0022-534 7/81/1263-0333$02.00/0 Vol. 126, September Printed in U.S.A.
THE JOURNAL OF UROLOGY
Copyright© 1981 by The Williams & Wilkins Co.
PEYRONIE'S DISEASE: AN ELECTRON MICROSCOPIC STUDY J. S. VANDEBERG,* C. J. DEVINE, C. E. HORTON, K D. SOMERS, G. L. WRIGHT, JR., M. S. LEFFELL, D. M. DAWSON, S. H. GLEISCHMAN AND M. J. ROWE From the Divisions of Urology and Plastic Surgery, Norfolk General Hospital and Departments of Microbiology, Immunology and Biochemistry, Eastern Virginia Medical School, Norfolk, Virginia
An electron microscopic examination of penile plaques from 20 patients with Peyronie's disease generally agreed with the light microscopic interpretation for lesions of short duration. Our data additionally show evidence for a reorganization of the interstitial matrix in vascular areas of the tunica albuginea. Penile plaques demonstrated nerve demyelination in 4 patients and the presence of bacteria in L Myofibroblast cells were not observed. Numerous studies have been reported on the clinical symptoms associated with Peyronie's disease. Various chemical and physical treatments have been directed toward a nonsurgical approach of softening or eliminating penile fibrotic plaques in the tunica albuginea. However, success with these methods has been inconsistent and generally beneficial in <50 per cent of the patients. 1 In numerous instances elective surgery via the Horton-Devine dermal graft method has proved to be an alternative.2 Smith reported the histological pattern of this disease at the light microscopic level. 3• 4 Lesions of short duration show a predominant inflammatory infiltrate, while lesions of long duration exhibit extensive fibrosis and ossification. We herein provide the first detailed electron microscopic examination of penile plaques in Peyronie's disease. We examined the ultrastructural relationship of cells in loose and dense connective tissue in penile plaques and relate them, when possible, to findings reported previously in the literature. MATERIALS AND METHODS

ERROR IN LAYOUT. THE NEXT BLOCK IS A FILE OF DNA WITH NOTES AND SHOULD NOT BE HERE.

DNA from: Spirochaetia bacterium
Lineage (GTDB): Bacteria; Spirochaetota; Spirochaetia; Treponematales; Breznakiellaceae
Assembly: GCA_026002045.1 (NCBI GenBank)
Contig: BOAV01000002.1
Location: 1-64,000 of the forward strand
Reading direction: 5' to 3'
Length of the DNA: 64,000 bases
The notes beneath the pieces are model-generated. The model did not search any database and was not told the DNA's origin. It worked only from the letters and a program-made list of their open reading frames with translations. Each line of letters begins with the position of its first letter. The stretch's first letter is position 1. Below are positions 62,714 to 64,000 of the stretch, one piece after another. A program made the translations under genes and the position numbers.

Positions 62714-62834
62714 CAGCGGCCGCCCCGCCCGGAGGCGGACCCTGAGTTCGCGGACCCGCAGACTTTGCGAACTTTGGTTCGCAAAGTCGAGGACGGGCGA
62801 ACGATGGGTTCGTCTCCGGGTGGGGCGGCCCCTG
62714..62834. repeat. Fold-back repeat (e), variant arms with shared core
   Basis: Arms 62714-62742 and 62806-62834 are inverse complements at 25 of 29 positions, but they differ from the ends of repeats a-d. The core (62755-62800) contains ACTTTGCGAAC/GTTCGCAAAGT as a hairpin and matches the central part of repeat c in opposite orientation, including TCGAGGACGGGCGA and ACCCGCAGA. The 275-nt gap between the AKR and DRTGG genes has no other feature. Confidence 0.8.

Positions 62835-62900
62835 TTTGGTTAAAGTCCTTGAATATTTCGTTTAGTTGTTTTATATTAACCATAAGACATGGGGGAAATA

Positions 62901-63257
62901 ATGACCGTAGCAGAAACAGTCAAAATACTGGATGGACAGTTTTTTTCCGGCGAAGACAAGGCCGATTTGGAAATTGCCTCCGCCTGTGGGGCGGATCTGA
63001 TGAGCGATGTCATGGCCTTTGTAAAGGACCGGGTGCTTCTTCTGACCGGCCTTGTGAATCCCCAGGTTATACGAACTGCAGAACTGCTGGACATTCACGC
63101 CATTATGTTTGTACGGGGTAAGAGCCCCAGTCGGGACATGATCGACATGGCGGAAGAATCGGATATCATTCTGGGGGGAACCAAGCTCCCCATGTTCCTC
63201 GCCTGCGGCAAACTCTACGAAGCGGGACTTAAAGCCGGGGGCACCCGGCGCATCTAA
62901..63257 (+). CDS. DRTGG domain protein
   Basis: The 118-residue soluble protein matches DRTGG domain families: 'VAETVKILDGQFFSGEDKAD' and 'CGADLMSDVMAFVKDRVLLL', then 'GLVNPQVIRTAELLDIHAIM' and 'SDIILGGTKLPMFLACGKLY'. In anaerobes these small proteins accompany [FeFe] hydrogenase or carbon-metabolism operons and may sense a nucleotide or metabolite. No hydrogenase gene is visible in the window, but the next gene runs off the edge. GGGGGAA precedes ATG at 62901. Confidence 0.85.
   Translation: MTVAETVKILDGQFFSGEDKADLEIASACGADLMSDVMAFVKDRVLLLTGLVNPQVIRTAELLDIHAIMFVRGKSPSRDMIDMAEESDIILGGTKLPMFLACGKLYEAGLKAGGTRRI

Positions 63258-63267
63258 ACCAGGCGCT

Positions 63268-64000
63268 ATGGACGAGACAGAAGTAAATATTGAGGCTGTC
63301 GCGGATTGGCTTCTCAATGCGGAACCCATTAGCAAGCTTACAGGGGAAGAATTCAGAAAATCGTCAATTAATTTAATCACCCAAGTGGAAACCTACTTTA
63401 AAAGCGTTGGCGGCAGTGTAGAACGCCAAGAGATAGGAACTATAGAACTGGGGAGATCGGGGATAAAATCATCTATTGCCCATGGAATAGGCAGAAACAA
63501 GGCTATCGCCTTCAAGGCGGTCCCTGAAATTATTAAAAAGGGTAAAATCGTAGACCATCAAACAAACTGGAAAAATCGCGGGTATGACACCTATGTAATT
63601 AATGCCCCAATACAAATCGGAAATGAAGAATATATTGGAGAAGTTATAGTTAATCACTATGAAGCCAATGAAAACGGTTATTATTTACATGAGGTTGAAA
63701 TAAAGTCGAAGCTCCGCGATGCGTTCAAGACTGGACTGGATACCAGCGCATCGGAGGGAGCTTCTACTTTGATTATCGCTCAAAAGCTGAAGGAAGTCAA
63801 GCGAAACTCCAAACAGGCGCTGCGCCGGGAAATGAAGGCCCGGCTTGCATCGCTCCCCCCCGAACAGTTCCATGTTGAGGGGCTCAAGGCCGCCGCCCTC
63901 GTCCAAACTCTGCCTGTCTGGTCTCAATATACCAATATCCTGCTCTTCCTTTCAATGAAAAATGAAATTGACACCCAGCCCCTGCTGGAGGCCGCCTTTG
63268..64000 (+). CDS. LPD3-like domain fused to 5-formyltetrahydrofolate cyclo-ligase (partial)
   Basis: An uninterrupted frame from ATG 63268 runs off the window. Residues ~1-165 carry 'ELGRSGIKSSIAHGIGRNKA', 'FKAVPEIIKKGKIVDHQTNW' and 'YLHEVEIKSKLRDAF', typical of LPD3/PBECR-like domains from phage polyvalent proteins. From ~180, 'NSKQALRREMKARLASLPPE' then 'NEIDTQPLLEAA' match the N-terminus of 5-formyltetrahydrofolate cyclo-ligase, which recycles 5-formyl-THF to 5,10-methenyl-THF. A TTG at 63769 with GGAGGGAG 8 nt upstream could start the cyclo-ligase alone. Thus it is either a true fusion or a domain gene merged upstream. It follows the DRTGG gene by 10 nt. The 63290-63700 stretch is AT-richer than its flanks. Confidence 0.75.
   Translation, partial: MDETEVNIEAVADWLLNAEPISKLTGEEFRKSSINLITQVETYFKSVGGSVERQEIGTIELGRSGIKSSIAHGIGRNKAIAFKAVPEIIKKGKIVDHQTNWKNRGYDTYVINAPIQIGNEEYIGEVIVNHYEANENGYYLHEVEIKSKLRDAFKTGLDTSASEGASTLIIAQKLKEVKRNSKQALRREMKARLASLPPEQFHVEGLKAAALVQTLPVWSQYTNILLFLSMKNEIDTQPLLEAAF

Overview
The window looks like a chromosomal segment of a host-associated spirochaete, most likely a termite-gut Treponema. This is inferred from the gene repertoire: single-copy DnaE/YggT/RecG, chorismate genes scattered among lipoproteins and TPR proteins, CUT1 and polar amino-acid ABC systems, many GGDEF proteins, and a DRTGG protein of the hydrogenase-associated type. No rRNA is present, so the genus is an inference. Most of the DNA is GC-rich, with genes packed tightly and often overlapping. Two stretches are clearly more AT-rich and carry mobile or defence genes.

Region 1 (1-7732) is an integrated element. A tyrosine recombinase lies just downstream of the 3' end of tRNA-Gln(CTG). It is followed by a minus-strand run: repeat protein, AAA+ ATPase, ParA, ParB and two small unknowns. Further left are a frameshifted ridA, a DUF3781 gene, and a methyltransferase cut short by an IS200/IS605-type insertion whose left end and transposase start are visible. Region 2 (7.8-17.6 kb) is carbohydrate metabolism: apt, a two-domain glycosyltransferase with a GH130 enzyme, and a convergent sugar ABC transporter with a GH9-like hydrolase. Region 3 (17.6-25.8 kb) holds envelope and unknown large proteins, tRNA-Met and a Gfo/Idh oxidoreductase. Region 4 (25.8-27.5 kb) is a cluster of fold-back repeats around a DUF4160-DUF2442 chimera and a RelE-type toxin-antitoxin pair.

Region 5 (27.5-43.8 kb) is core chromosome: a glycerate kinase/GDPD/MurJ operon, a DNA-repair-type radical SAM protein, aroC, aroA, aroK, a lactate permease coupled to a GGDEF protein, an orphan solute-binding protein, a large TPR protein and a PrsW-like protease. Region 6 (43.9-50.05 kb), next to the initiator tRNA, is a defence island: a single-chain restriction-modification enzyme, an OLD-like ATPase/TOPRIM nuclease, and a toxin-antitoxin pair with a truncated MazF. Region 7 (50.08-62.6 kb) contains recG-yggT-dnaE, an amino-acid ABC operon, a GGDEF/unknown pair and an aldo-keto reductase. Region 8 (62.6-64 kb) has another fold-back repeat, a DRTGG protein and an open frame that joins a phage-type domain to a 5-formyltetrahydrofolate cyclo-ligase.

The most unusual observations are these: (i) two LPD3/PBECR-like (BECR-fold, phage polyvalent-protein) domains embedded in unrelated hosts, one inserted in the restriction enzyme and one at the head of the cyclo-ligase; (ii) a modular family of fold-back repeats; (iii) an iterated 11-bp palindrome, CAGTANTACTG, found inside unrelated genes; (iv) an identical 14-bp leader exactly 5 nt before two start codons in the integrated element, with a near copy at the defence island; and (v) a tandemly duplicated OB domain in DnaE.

Plaque and adjacent normal tissues were examined from 20 patients, ranging in age from 32 to 67 years. Most of these individuals had been on at least l form of therapy for several months preoperatively. All specimens of fibrotic plaques were obtained from the tunica albuginea with, in some instances, attached erectile tissue of the corpus cavemosum. Fibrotic plaques also were compared to other forms of control tissues from patients with scar or hypospadias repair. A visual description and freehand drawing were made of each specimen, and correlated with the patient and preoperative treatment. Surgically excised plaques and adjacent normal tissue, obtained in the operating room, were diced into 1 mm. 3 blocks and immediately fixed for 2 hours in cold (4C) buffered Karnovsky's fixative, pH 7.4. They subsequently were transported to the laboratory for post-fixation in 0.1 M. cacodylate buffered 1 per cent osmium tetroxide, pH 7.4, dehydrated through a graded series of ethanol and propylene oxide and embedded in epon 812. Thick sections (0.5 µm.) were taken and stained with toluidine blue azure II for light microscopy. Thin sections then were cut and mounted on unsupported 300 mesh grids and stained in uranyl acetate and lead citrate before viewing in Hitachi HU-llB and Zeiss 10 electron microscopes. RESULTS
Histological features of the plaque included ballooning endothelial cells and perivascular cuffing with lymphocytes (fig. 1), which closely resembled the description by Smith in lesions Accepted for publication October 31, 1980. * Current address: Core Electron Microscope Laboratory (151), Veterans Administration Medical Center, San Diego, California 92161.